#398 Les Enfants Terribles
1950 // France // Jean-Pierre Melville
Criterion Collection (LINK)
Two Heads of the Same Coin
There’s a famous quote from François Truffaut commenting on the filmic adaptation of Les Enfants Terribles in which he firmly asserted “Jean Cocteau’s best novel became Jean-Pierre Melville’s best film.” I haven’t read the original novel published in 1929 by the poet-film-maker Jean Cocteau, however I could hard conceive that’s Melville’s best work in consideration of Le Samouraï (1967) and Amy of Shadows (1969). Perhaps Truffaut made that statement far too early to be sustainable, but as far as the authorship is concerned, one cannot single out Cocteau or Melville over the other. Simply to say, Les Enfants Terribles is a collaborative arts between two heads of the same coin.
The controversy over the “right” of authorship between the two artists is as fierce and intriguing as the story of the film itself. Cocteau once claimed, “although I worked with Melville hand in hand, the film is his, not mine.” On the other hand, Melville considered “the one thing Cocteau wanted was for me to die so that he could make the film himself.” Cocteau preferred the score by Wiener and Doucet but Melville eventually picked the baroque music by Bach and Vivaldi; Cocteau insisted on casting Edouard Dermithe, his latest flame, as the protagonist Paul, although Melville opted for a more fragile and tender actor. Additionally Cocteau, adapting the novel into screenplay himself, transposed the setting of the story to the present day instead of 1929. The creative differences unavoidably caused issues throughout the shooting. Indeed Cocteau took up the director chair for one day to film the scenes in the seasides for the sick-fallen Melville. It’s hard to reach a definite consensus of the definite artistic ownership, but personally, I prefer to view this film as Melville’s creation in the spirit of Cocteau. In short they are both indispensable.
Film-wise, it echoes unintentionally the obscuring dichotomy of an incestuous relationship between the older sister Elisabeth (Nicole Stéphane) and the younger brother Paul (Edouard Dermithe), both at the intermediate age between neither children nor adult. The story depicts the tug of war of achieving the dominating power in this androgynous relationship, in which Elisabeth takes over as the dominant partner and ultimately personifies a deadly figure, a femme fatale, which costs both of their lives. The film begins with an after-school snowball fight as Paul is hit by a stone hidden inside a snowball thrown by his fellow schoolmate Dargelos (Renee Cosima), whom he is infatuated. He falls ill and stays at home under the nursing of his sister who also takes care of their invalid mother. Soon these two “terrible children” turn their living space, the bedroom, into a “theater” of ritualistic, and occasionally sadistic games with the accompany of Paul’s intimate friend Gerard (Jacques Bernard).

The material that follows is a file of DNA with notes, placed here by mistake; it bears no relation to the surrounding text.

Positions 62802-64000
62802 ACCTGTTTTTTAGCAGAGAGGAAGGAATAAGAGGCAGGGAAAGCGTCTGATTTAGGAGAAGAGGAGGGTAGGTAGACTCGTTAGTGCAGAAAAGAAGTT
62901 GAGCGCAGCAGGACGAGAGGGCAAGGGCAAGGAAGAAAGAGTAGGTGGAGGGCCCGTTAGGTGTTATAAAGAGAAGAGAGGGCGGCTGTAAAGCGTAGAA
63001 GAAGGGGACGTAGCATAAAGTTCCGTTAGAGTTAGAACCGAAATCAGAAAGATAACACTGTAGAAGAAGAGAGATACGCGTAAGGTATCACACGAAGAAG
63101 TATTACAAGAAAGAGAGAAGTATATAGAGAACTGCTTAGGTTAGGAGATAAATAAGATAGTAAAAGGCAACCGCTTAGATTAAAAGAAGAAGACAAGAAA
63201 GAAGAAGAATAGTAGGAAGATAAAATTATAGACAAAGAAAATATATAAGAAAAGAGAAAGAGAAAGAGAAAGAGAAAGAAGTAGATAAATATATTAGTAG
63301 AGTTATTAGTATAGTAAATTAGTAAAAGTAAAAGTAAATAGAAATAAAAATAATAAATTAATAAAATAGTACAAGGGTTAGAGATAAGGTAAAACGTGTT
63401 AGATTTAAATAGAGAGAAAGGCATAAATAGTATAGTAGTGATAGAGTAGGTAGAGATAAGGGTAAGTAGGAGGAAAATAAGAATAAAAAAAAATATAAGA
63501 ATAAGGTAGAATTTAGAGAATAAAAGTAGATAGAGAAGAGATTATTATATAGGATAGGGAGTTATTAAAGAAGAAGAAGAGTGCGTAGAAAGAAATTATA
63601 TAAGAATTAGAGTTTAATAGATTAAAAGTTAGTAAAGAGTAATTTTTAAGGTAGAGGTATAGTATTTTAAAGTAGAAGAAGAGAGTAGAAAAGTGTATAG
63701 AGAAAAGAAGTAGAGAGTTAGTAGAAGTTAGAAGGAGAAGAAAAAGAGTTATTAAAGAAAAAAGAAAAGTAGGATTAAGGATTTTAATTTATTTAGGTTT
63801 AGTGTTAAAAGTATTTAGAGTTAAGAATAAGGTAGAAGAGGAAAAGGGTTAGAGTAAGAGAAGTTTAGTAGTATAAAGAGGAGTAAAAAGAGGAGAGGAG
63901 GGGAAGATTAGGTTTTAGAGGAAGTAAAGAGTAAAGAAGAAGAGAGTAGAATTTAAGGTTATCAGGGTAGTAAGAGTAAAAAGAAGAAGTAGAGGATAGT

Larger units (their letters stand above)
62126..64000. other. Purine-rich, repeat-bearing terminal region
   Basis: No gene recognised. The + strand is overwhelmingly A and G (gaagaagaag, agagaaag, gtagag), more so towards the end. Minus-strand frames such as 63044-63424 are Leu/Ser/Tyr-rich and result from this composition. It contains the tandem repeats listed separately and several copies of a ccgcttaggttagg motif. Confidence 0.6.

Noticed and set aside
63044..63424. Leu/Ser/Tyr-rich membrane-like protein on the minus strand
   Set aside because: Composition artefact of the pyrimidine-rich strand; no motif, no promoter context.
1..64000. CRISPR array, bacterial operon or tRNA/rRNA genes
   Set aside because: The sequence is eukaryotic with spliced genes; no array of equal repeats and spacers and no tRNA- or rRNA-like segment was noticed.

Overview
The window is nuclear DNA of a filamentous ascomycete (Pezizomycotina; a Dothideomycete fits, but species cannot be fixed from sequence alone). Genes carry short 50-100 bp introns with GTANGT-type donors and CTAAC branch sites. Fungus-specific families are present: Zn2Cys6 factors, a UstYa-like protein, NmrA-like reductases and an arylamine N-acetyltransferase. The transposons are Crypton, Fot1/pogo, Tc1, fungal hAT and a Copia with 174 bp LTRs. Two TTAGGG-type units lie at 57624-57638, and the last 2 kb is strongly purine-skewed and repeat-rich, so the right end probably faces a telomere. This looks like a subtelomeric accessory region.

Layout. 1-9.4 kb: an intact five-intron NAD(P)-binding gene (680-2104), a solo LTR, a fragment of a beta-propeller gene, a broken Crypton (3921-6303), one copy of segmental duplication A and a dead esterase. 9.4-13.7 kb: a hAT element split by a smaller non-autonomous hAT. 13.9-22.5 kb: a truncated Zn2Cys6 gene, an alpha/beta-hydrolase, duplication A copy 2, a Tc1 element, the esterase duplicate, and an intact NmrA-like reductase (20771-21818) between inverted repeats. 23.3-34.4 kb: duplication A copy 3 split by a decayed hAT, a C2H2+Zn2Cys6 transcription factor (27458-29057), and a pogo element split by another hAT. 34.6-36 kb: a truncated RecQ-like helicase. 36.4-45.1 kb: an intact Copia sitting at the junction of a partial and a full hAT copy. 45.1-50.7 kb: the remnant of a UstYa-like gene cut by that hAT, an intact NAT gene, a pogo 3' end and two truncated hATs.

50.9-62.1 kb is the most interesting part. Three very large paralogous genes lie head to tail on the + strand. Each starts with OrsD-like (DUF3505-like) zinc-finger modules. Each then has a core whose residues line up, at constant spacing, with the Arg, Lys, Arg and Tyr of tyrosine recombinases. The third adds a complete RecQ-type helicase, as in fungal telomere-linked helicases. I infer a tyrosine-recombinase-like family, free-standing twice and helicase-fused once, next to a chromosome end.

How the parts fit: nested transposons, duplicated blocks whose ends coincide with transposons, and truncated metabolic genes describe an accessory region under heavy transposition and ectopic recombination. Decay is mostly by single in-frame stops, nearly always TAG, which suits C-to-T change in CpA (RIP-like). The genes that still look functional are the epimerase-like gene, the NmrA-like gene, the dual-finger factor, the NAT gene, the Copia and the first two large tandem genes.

The sexuality of Paul is further mystified when Elisabeth brings along her friend Agathe (Renee Cosima) whom she meets from modelling at a fashion shop. In an awe of fixed gaze, Elisabeth discovers the facial resemblance between Agathe and Dargelos (both portrayed by the same actress, thus modifying Dargelos into a more feminised character than the one in novel) and all the photographs displayed on Paul’s wall. It’s the face of Agathe/Dargelos that fascinates Paul, an androgynous image as symbolised by the moustached status observable in his room. Melville consistently placed the sibling in mirror positions, sometimes in profile, at times side by side, presenting them “like two members of the same body” as informed by Cocteau’s voiceover. The characters also address the camera directly or looking through a mirror, further obscuring the boundary between surreal fantasy and reality. At one point the sibling’s bedroom slides away from Gerard’s back both literally in a cinematic trick and metaphorically in the mindset of the character.
Henri Decaë continued his craftsmanship by using unusual camera angle and expressionist lighting in the black-and-white cinematography as he had done in Melville’s preceded film Le Silence de la Mer (1949). Herein the camera achieved more dynamic in its mobile crane shot as done in the spacious gallery owned by Elisabeth’s fiancé Michael (Melvyn Martin), who would die unexpectedly in a car accident after their wedding. Perhaps the jealousy of Elisabeth and Paul over each other’s partner is the curse responsible for the “timely” death of Michael, but Elisabeth’s manipulation over Paul and Agathe’s unwitting mutual love is unquestionably diabolical in the most theatrical sense. After committing the “crime”, she looks at herself in the mirror while washing her hands, supplemented with the voiceover, her image is overlapped with the one of Lady Macbeth. Foreshadowed by the motto written on the mirror in their bedroom – ‘suicide is a mortal sin’, the end of Les Enfants Terribles is explicitly theatrical and Greek-tragedy alike, perhaps the least “Melvilleian” amid Melville’s oeuvre. For all the intrinsic elements, Cocteau’s spirit is nonetheless the dominant one; but it’s through Melville’s filtering that the product is finalized as the film we are now watching. It’s a short marriage between two unwavering artists, and it’s indeed an unforgettable one.